My proposed scheme involves the establishment of a unity framework representing Armenians throughout the diaspora, excluding those living in the Republics of Armenia and Artsakh who are already represented by their respective governments. The estimated seven million diasporans would be entitled to elect one representative for every 20,000 Armenians living in a particular electoral district. Candidates meeting certain pre-established qualifications can nominate themselves to represent the 20,000 Armenians in their district. Voters have to be at least 18 years old, be of Armenian origin, and have a verifiable electronic or mailing address in their electoral district. Armenians meeting these criteria can participate in the election, regardless of their citizenship, country of origin, and religious or political affiliation. The election would be organized on the basis of the democratic principle of “one man, one vote.”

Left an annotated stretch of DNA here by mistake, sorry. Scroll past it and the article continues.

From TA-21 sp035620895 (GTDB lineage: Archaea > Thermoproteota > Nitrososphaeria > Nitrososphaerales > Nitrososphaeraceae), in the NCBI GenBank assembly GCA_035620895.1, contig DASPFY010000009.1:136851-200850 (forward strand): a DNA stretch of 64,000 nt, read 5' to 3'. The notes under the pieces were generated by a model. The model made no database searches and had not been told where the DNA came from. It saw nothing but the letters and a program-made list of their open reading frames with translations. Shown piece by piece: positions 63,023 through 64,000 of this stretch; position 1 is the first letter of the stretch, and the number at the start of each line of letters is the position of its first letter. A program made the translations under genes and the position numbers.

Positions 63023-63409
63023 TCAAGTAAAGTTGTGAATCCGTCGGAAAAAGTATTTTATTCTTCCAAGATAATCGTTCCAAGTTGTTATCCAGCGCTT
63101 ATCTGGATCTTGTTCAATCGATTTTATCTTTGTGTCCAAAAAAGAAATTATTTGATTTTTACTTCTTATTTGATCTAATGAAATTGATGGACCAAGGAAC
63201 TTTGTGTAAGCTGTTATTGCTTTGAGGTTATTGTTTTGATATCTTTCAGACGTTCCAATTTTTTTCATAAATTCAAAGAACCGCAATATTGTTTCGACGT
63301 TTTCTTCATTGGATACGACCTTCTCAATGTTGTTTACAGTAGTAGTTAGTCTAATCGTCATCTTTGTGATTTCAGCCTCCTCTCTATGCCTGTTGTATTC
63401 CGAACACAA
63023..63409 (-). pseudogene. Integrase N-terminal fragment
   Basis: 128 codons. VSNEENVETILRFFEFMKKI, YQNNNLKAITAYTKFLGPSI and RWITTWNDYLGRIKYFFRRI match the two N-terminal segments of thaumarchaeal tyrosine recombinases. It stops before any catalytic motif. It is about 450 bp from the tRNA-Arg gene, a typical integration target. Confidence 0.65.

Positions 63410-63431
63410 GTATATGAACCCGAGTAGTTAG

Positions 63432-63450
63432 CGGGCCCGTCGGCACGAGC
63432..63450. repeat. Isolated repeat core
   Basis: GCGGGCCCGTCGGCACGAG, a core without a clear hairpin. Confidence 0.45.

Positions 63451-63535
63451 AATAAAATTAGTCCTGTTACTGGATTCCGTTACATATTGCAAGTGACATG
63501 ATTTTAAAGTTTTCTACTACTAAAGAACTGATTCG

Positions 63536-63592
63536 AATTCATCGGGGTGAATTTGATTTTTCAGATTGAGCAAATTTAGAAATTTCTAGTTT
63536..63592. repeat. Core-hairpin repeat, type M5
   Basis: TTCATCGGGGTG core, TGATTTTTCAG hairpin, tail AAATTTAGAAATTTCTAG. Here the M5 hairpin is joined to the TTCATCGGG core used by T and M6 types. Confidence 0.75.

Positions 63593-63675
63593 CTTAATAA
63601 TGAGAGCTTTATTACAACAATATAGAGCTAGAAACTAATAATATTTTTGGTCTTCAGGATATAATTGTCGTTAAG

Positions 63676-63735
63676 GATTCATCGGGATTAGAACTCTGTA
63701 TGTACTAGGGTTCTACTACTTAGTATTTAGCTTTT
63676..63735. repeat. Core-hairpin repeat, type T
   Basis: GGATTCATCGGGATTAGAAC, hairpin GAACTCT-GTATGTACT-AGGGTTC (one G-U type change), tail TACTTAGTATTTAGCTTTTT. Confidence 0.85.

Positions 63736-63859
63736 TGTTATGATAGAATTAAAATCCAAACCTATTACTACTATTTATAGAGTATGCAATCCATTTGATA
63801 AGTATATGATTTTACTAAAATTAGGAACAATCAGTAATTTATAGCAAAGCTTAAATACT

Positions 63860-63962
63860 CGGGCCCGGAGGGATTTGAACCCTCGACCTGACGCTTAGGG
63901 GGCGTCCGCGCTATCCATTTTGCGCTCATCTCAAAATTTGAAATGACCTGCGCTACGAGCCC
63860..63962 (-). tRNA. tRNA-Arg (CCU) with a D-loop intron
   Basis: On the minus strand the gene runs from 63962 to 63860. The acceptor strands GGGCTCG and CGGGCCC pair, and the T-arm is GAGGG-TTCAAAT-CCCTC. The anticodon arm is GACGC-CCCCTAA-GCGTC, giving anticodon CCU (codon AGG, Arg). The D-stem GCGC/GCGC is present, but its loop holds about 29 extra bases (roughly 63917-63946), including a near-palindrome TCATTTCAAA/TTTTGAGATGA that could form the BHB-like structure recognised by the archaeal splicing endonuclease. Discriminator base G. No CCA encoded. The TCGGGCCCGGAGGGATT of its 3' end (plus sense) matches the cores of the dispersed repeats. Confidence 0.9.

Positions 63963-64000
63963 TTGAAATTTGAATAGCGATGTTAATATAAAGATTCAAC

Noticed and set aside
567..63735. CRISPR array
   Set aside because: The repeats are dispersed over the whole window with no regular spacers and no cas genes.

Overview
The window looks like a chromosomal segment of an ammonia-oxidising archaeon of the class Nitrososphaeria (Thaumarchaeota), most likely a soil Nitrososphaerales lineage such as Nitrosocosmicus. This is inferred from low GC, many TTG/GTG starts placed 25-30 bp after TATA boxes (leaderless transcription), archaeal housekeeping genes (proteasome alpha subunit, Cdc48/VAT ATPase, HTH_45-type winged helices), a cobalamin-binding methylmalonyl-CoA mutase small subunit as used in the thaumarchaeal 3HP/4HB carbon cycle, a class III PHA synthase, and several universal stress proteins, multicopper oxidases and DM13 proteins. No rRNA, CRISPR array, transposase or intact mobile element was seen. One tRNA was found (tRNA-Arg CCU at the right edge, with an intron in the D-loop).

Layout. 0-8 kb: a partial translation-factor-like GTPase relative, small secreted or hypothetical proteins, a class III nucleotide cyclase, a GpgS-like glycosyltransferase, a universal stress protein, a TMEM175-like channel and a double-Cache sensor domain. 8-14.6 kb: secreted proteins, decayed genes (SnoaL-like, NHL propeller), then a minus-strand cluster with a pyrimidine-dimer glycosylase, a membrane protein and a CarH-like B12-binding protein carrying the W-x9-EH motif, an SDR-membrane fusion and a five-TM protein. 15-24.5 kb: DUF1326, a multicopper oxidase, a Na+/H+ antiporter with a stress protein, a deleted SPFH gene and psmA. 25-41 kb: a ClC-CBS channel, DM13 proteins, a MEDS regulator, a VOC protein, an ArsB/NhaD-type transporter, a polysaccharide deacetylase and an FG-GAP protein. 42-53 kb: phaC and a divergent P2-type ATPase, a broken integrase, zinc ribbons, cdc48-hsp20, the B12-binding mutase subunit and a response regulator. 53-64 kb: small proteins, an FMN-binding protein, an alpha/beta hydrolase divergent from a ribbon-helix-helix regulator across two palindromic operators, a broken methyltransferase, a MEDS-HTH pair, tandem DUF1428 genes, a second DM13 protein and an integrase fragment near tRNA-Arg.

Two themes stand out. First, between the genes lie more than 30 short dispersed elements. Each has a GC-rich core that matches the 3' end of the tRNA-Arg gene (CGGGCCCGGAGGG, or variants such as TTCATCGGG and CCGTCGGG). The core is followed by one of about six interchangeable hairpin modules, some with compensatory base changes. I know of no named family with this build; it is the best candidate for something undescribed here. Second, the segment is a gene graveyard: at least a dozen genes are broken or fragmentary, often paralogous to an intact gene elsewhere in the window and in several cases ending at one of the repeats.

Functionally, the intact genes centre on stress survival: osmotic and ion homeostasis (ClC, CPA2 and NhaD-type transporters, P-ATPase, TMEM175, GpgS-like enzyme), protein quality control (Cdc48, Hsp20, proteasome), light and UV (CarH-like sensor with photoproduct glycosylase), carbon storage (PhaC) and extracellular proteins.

In countries with a large Armenian population, several candidates would be elected to represent each group of 20,000 residents. In sparsely Armenian-populated regions of the world, where 20,000 Armenians may be spread across several countries, one elected individual would represent the Armenian residents of those countries. Initially, there may be a low turn-out of voters. However, as the new structure gains strength and legitimacy, it will attract a greater number of participants. Elections do not have to be carried out simultaneously throughout the diaspora. They could be held initially in one region to test the feasibility of the electoral procedures. In this regard, I wish to welcome the recent decision by French-Armenian community leaders to hold nationwide elections in France next year to select their representatives.